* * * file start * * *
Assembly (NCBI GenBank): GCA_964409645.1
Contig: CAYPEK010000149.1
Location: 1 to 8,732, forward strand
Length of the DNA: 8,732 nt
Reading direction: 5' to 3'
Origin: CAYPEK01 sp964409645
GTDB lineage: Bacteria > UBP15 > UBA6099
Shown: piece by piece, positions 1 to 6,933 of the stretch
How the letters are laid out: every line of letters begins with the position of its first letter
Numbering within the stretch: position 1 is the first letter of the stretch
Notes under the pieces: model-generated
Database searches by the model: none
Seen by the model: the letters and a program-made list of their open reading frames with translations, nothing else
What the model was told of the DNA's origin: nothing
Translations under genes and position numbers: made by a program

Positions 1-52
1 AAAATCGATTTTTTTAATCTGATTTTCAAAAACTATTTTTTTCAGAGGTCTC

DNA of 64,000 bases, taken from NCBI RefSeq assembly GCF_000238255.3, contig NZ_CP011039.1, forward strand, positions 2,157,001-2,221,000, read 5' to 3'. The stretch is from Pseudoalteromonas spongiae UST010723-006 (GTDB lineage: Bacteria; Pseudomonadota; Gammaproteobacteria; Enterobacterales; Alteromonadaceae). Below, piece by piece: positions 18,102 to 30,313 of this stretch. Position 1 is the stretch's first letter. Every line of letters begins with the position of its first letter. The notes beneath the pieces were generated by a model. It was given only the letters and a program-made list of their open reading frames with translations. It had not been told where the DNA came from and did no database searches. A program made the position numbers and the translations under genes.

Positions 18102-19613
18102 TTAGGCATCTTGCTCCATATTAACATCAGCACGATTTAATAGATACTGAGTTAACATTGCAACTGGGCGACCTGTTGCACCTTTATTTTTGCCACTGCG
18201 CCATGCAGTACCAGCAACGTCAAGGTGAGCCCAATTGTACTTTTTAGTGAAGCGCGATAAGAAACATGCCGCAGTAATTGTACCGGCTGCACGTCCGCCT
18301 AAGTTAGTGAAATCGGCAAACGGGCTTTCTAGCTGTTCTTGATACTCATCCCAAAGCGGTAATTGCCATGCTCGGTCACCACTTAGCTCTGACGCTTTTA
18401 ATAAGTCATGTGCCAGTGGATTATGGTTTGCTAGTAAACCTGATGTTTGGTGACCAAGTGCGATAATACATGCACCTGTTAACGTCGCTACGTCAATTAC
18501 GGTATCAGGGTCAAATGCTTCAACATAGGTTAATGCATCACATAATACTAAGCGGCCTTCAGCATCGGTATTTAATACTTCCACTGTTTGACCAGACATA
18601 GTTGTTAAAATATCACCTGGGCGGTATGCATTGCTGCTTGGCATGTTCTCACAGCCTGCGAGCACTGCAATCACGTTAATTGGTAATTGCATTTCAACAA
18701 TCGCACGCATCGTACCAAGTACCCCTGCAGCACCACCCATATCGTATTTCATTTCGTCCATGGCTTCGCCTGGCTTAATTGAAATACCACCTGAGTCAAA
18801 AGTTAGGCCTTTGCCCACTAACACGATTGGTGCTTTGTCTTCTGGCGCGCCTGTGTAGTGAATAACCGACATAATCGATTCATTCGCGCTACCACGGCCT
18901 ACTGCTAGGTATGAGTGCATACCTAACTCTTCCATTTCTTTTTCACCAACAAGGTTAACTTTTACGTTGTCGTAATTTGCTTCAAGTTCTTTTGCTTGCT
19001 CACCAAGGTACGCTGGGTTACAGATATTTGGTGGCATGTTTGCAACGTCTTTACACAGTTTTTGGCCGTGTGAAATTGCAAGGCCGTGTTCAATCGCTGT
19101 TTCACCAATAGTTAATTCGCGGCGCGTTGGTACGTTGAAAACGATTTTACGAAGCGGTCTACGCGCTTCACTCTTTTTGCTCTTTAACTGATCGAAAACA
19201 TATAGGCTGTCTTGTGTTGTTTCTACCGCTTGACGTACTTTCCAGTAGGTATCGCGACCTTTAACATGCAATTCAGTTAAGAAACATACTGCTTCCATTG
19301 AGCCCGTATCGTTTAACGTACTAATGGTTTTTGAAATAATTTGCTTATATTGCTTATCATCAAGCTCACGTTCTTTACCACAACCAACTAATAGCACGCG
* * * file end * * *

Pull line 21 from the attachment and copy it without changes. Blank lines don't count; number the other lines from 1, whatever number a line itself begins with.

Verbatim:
18201 CCATGCAGTACCAGCAACGTCAAGGTGAGCCCAATTGTACTTTTTAGTGAAGCGCGATAAGAAACATGCCGCAGTAATTGTACCGGCTGCACGTCCGCCT